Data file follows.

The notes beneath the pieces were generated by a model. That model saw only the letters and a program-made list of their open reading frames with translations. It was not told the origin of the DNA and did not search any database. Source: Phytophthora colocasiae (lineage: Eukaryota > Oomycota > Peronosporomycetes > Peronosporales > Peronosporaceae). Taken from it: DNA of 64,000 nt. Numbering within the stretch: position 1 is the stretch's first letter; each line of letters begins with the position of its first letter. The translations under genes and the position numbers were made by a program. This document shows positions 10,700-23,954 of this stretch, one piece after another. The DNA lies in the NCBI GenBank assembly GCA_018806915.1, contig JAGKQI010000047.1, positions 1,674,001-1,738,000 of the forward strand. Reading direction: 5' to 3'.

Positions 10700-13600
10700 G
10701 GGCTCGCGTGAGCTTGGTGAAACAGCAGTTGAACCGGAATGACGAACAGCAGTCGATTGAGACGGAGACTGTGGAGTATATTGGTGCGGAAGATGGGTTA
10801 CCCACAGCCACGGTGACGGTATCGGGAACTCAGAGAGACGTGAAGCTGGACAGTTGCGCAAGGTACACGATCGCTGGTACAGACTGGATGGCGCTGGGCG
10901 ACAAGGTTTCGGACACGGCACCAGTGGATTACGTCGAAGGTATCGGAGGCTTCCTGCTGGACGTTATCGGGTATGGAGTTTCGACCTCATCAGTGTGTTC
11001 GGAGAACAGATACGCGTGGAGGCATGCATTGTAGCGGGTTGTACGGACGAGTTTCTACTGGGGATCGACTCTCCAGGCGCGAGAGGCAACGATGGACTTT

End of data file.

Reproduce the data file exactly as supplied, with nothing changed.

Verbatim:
The notes beneath the pieces were generated by a model. That model saw only the letters and a program-made list of their open reading frames with translations. It was not told the origin of the DNA and did not search any database. Source: Phytophthora colocasiae (lineage: Eukaryota > Oomycota > Peronosporomycetes > Peronosporales > Peronosporaceae). Taken from it: DNA of 64,000 nt. Numbering within the stretch: position 1 is the stretch's first letter; each line of letters begins with the position of its first letter. The translations under genes and the position numbers were made by a program. This document shows positions 10,700-23,954 of this stretch, one piece after another. The DNA lies in the NCBI GenBank assembly GCA_018806915.1, contig JAGKQI010000047.1, positions 1,674,001-1,738,000 of the forward strand. Reading direction: 5' to 3'.

Positions 10700-13600
10700 G
10701 GGCTCGCGTGAGCTTGGTGAAACAGCAGTTGAACCGGAATGACGAACAGCAGTCGATTGAGACGGAGACTGTGGAGTATATTGGTGCGGAAGATGGGTTA
10801 CCCACAGCCACGGTGACGGTATCGGGAACTCAGAGAGACGTGAAGCTGGACAGTTGCGCAAGGTACACGATCGCTGGTACAGACTGGATGGCGCTGGGCG
10901 ACAAGGTTTCGGACACGGCACCAGTGGATTACGTCGAAGGTATCGGAGGCTTCCTGCTGGACGTTATCGGGTATGGAGTTTCGACCTCATCAGTGTGTTC
11001 GGAGAACAGATACGCGTGGAGGCATGCATTGTAGCGGGTTGTACGGACGAGTTTCTACTGGGGATCGACTCTCCAGGCGCGAGAGGCAACGATGGACTTT